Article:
Thursday, August 16, 2007

I can knit, I can purl, but can I get it on the needles?

On returning to Austin from the crossing, I made for the closest store that had yarn, a Hancock Fabrics, which pretty much carry Lion Brand yarn exclusively. So I loaded up on a dozen skeins of LION WOOL, and a few balls of MYSTERY to make the heretofore mentioned scarves. But before the scarves, I was on a mission to make a tea cozy for moi.

Prior to the Austin move, I lived for 22 years in the DC metro area in Maryland. My dear friend and back door neighbor there has relatives in Ireland who make a pilgrimage to the US every couple of years for extended visits. Her Auntie Nyna was a knitter, and she made both of us the most remarkable tea cozies: they were honeycombed in texture, giving them fabulous thermal properties. Her cozy would keep a pot a tea hot for over two hours, better than any carafe on the market. But over the years, my grey and salmon cozy slowly but surely lost it's elasticity and most of the buoyant thick texture that made it function so well. I still have it (sentimental fool that I am) but it is pretty much useless. Auntie Nyna died several years ago, and with her the tea cozy pattern. No one knew anything about it. The first project idea that lept into my head was finding a similar tea cozy pattern and actually and knitting it. Myself.

God Bless the Internet, long may it reign. On the ship, Ann told me there were veritable storehouses of information about knitting on the Internet, including video tutorials and patterns. Once home, a Google search produced not only the tutorials I needed, but also a nearly identical tea cozy pattern! I couldn't believe my luck. It had the same double walled (I call it honeycomb) construction as my Auntie Nyna cozy. The pattern called for worsted weight 100% wool yarn, so I chose two skeins from my new stash: Lion Wool 'goldenrod' and 'winter white', and dove into my first project on my own. Then a real dilemma then arose: I had never learned casting on while under Ann's protective custody. The process just stymied me. Instead of belaboring it and delaying other progress, she merely did it for me ... as did others in our group. A definite disadvantage, but one that I could fix when I returned home with Internet video tutorials, she reasoned.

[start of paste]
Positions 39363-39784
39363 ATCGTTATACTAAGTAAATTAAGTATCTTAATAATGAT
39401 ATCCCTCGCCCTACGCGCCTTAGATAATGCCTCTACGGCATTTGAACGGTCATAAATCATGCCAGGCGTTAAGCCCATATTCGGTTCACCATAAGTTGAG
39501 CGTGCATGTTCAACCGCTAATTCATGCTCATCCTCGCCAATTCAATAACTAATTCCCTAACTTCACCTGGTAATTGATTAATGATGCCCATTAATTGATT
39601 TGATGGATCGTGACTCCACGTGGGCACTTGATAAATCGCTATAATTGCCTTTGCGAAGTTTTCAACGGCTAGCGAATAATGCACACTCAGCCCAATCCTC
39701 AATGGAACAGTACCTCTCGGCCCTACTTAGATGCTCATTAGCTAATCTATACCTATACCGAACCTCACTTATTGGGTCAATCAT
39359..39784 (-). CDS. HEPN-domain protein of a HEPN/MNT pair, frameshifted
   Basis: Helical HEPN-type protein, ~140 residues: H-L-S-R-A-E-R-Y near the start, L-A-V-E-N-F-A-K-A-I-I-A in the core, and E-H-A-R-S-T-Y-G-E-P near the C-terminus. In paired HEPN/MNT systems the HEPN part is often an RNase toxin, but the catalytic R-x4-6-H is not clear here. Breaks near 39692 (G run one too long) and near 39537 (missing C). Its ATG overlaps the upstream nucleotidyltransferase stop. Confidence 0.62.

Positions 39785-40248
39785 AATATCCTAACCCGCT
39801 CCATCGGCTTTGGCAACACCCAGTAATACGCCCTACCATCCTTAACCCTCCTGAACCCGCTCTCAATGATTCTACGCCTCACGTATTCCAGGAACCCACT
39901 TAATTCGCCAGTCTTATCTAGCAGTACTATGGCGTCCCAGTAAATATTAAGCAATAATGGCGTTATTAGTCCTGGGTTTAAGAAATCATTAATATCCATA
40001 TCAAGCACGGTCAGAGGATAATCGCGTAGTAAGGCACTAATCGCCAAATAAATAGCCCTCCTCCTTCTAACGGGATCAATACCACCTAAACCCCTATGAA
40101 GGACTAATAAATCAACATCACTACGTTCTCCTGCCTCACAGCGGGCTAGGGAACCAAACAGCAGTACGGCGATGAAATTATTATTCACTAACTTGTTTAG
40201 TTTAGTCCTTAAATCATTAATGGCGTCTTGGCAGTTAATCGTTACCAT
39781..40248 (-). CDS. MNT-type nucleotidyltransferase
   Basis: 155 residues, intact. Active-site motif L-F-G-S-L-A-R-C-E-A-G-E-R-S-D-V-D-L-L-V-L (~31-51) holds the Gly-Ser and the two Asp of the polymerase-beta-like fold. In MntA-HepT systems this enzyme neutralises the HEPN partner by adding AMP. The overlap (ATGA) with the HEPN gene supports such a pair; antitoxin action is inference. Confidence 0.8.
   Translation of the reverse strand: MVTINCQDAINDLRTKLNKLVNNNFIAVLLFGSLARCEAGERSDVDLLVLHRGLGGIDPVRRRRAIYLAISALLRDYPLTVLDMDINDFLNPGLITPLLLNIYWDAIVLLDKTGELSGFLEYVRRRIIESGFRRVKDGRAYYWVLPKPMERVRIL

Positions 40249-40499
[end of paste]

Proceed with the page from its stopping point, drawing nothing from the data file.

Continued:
I sat before the computer armed with needles and yarn, replaying the long tail cast on tutorial over and over and over and OVER. I just couldn't figure it out. My youngest daughter wandered in, and sensing my frustration, came to see why I was so near tears. "Let me try" she said, having never even seen a knitting needle in her short 16 year life. She studied the tutorial a few replays, then took the needles and the goldenrod yarn and cast on 40 perfect stitches!

Another knitaholic was born.

Claire knitting Christmas gifts for friends,
with Sophie placidly snoozing in "her" chair.
Claire made all the baby hats on the table.
She's a natural!

I'm all for role reversal, especially when it's my kids teaching me. Over and over, Claire cast on and demonstrated the necessary finger movements. Once again, I started to feel like a knitting retard, until suddenly it just CLICKED. We were both jubilant. Claire quickly learned to knit and purl, and suddenly we had a new interest we could share.

Once the cozy was on the needles, I was fine. My first solo project had colorwork! Every four stitches I had to change colors, but it wasn't a big deal. Claire made one for her own small teapot in Lion Wool 'lemongrass' and 'purple'. Both cozies were made on size 6 needles. With her usual flair, Claire added two amber glass beads to the tails of her bow.

Happy teapots are cozy teapots. On the left, large cozy in Lion Brand Yarn, LION WOOL. Colors: 'Winter White' and 'Goldenrod'. This is a 48 oz. pot (large!), and I cast on 84 stitches to get the correct size. Right: Small cozy in Lion Brand Yarn, LION WOOL, colors 'Lemongrass' and 'Purple'. Claire cast on 76 stitches for the small teapot.

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